BOSTON -- Mobile devices may be an increasingly popular way to consume online video, but it's not necessarily the device that is driving popularity of certain video apps. That's the consensus of two major broadcast networks, Turner and ESPN, at a panel session on mobile video strategy here at the INTX tradeshow.
John Harran, SVP of business development, digital distribution & strategic partnerships for Turner, and Ryan Spoon, SVP of digital product, design & audience development for ESPN, joined Verizon Digital Media Services head Bob Toohey and moderator Maggie Reardon of CNET in discussing how they attract and keep mobile viewers.
Their secret? Know and understand the platform on which you're delivering content, and who's watching on that platform. While millennial-aged viewers and sports are the two biggest drivers of mobile video, according to Toohey, having that demographic information is only one part of the strategic picture, the panelists said.
"I'm a big believer in that it's all about context and where a person spends their time," said Spoon. For example, ESPN engages its mobile subscribers by sending out alerts to a viewer's phone based on their interests. But that is based on data that shows viewers spend much more time watching a game live on their TV, not their mobile phone. To catch mobile viewers, "we'll clip the highlights & push them out on the app, sub-30 second clips. That's a very different user experience and model," he said. The network also employs a unique shooting format and programming for its Snapchat channel to engage viewers from a social media standpoint.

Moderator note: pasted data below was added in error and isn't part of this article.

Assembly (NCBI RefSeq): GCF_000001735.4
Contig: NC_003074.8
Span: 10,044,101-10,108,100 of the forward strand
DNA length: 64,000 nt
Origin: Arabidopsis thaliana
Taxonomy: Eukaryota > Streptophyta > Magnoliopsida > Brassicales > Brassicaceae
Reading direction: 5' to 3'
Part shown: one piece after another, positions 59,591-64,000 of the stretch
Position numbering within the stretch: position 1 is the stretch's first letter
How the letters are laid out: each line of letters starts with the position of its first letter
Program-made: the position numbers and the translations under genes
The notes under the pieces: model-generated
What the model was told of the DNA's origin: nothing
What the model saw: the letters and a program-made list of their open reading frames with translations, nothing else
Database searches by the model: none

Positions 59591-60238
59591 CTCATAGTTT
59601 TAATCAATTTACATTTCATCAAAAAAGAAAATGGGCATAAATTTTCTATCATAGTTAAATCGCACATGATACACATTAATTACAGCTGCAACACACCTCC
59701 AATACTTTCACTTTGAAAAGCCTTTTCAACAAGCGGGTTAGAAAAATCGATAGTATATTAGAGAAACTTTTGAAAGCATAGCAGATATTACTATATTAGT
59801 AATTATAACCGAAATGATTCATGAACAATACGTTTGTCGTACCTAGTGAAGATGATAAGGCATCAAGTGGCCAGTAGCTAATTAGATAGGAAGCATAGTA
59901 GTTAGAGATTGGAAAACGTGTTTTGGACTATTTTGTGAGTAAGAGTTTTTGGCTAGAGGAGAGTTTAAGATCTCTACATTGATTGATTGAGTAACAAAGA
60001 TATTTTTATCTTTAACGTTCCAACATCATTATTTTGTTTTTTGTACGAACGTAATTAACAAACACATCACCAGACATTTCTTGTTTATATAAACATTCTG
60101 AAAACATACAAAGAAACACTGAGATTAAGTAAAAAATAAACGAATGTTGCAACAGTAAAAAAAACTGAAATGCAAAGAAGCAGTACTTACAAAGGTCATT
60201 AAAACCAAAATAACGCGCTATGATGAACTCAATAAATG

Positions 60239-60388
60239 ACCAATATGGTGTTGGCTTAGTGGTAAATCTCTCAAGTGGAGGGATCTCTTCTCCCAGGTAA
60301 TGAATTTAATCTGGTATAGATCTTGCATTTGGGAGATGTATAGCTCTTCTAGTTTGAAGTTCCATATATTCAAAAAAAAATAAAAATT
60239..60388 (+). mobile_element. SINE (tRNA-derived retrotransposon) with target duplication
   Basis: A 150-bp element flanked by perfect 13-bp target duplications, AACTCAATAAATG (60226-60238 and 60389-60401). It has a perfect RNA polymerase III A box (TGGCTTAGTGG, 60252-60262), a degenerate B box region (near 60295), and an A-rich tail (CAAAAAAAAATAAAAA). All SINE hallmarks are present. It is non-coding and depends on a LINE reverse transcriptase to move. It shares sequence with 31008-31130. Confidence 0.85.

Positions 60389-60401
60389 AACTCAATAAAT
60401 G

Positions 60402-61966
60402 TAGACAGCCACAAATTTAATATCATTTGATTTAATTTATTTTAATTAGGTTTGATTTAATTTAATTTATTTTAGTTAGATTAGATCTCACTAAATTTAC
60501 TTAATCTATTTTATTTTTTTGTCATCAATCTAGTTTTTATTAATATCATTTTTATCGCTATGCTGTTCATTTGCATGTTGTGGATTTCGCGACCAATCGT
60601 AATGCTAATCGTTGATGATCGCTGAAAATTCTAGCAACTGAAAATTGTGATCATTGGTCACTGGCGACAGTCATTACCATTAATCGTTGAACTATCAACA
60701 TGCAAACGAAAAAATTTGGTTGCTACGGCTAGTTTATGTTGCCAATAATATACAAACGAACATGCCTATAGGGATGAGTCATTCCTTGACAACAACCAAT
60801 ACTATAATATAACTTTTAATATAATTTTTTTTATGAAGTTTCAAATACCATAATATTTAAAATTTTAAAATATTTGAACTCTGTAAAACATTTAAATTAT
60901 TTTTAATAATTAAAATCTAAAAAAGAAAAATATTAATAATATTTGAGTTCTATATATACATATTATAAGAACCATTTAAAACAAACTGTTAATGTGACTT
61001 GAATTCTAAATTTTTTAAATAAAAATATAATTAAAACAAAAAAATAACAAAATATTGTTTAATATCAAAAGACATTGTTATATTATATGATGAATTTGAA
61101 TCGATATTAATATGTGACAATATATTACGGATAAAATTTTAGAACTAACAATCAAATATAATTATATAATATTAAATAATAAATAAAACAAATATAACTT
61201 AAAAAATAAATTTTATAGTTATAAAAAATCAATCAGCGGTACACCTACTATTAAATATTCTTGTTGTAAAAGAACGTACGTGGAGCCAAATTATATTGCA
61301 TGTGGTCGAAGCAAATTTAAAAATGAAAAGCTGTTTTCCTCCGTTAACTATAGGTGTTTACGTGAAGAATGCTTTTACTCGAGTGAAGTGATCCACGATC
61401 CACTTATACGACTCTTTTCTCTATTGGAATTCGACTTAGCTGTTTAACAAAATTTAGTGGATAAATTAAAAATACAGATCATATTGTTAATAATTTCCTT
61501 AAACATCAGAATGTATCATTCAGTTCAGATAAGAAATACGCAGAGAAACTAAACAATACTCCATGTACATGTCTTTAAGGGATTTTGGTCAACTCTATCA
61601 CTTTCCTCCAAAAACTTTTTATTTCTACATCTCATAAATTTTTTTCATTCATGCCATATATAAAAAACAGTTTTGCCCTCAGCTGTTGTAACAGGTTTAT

At the same time, not all of ESPN's strategy is built around the idea that only short-form content should be shown on a mobile device. "… We've had real success with programs like SportsCenter live streaming, and we expect the same with the upcoming OJ (Simpson) documentary, which runs 10 hours," said Spoon.
"They all make sense in the right environment at the right time, and it's our job to get it to that consumer at the right time," Spoon said.
Harran said that measuring and analyzing viewer data is table stakes for any mobile video provider now, enabling them to better personalize content to viewers. "We spent a lot of time listening to our audience. If you look at how (Turner's) products have been iterative over time, we spent a lot of time in research. (With data) you're able to get a little more granular about those trends," he said.
Turner takes a holistic view toward the audience and its programming strategy. "Whether you're consuming on a device or casting it to your TV or watching it on your box … we don't really have a preference. We need to be on all those platforms," said Harran. "You may be watching it on your mobile device and taking it with you, but the experience itself needs to be our branded experience."
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